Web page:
China’s Port Shutdown Raises Fears of Closures Worldwide
A COVID outbreak that has partially shut one of the world’s busiest container ports is heightening concerns that the rapid spread of the delta variant will lead to a repeat of last year’s shipping nightmares.
The Port of Los Angeles, which saw its volumes dip because of a June COVID outbreak at the Yantian port in China, is bracing for another potential decline because of the latest shutdown at the Ningbo-Zhoushan port in China, a spokesman said. Anton Posner, CEO of supply chain management company Mercury Resources, said that many businesses chartering ships already are adding COVID contract clauses as insurance so they won’t have to pay for stranded ships.
It seemed as if things were just starting to calm down, “and we’re now into delta delays,” said Emmanouil Xidias, partner at Ifchor North America. “You’re going to have a secondary hit.”
The shutdown at Ningbo-Zhoushan is raising fears that ports around the world soon will face the same kind of outbreaks and COVID restrictions that slowed the flows of everything from perishable food to electronics last year as the pandemic took hold. Infections are threatening to spread at docks just as the world’s shipping system already is struggling to handle unprecedented demand with economies reopening and manufacturing picking up.
Ningbo-Zhoushan Port said in a statement late Aug. 12 that all other terminals aside from Meishan have been operating normally and that it is actively negotiating with shipping companies, directing them to other terminals and releasing information on a real-time data platform.
To minimize the impact, it also is adjusting the operating time of other terminals to make sure clients can clear their shipments. A spokesman for the port said there were no further updates when contacted Aug. 13.
Some ships that docked at the Meishan terminal before the closure are suspending cargo operations until the terminal reopens, according to a notice sent by shipping line CMA CGM SA to shippers.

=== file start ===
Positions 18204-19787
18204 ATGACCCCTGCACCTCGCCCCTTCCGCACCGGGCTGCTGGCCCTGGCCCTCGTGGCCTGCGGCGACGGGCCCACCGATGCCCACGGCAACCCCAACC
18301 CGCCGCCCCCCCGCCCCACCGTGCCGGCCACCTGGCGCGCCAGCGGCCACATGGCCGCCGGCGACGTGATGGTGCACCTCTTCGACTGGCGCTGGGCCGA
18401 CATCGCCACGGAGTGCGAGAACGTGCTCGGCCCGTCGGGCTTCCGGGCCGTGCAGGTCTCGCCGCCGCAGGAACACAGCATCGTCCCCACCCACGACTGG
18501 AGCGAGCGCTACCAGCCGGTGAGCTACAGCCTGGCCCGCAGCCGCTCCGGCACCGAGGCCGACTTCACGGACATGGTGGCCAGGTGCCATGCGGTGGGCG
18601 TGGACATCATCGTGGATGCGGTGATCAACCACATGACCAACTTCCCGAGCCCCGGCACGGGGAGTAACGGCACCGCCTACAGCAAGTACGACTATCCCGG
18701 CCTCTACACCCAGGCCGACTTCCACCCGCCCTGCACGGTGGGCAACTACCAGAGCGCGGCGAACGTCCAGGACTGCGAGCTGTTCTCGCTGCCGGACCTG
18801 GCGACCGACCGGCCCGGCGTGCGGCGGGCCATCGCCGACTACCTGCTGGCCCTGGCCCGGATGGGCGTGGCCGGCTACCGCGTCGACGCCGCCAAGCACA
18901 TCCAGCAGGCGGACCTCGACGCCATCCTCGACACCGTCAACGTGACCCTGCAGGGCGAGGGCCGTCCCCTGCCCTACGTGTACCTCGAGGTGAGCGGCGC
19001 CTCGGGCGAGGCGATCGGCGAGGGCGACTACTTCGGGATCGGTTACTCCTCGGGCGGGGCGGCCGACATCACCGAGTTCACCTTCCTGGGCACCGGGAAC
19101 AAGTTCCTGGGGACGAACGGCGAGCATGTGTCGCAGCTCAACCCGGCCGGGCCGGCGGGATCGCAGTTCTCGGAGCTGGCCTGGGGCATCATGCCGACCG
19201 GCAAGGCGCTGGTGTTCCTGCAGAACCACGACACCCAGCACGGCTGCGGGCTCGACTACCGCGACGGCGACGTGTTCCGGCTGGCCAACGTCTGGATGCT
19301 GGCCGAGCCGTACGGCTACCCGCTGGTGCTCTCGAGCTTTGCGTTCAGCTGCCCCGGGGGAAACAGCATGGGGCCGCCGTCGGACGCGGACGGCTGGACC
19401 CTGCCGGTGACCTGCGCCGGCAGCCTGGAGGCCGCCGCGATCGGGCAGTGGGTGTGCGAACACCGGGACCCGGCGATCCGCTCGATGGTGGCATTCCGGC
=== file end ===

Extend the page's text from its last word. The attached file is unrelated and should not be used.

Other vessels which usually call at the Meishan terminal will stop at the Beilun terminal instead, according to a statement Aug. 12 from A.P. Moller-Maersk A/S. One of the company’s ships will skip Ningbo next week, it said.
“We are working on contingency plans in order to mitigate the likely impact on our vessel schedules and cargo operations,” Orient Overseas Container Line, a subsidiary of Orient Overseas International Ltd. container subsidiary, said via email.
Ningbo city still is considered a low-risk virus area, according to the city’s health commission, although flights to and from the capital Beijing have been canceled.
Authorities in Ningbo said the port worker was fully vaccinated with an inactivated vaccine and had the second dose March 17. The worker was asymptomatic as of Aug. 12. He was infected with the delta strain, genetic sequencing showed, and epidemiological investigation shows the worker had come into close contact with sailors of foreign cargo ships.
The Baltic Dry Index that serves as a global benchmark for bulk shipping prices is up more than 10% since a month ago as the delta variant began to spread rapidly. While there haven’t been significant effects on U.S. ports, the problems in China could hurt companies that rely on container exports from the nation.
Container prices also have soared, with the benchmark cost of shipping a container from Shanghai to Los Angeles up more than 220% over the past year to $10,322 this week.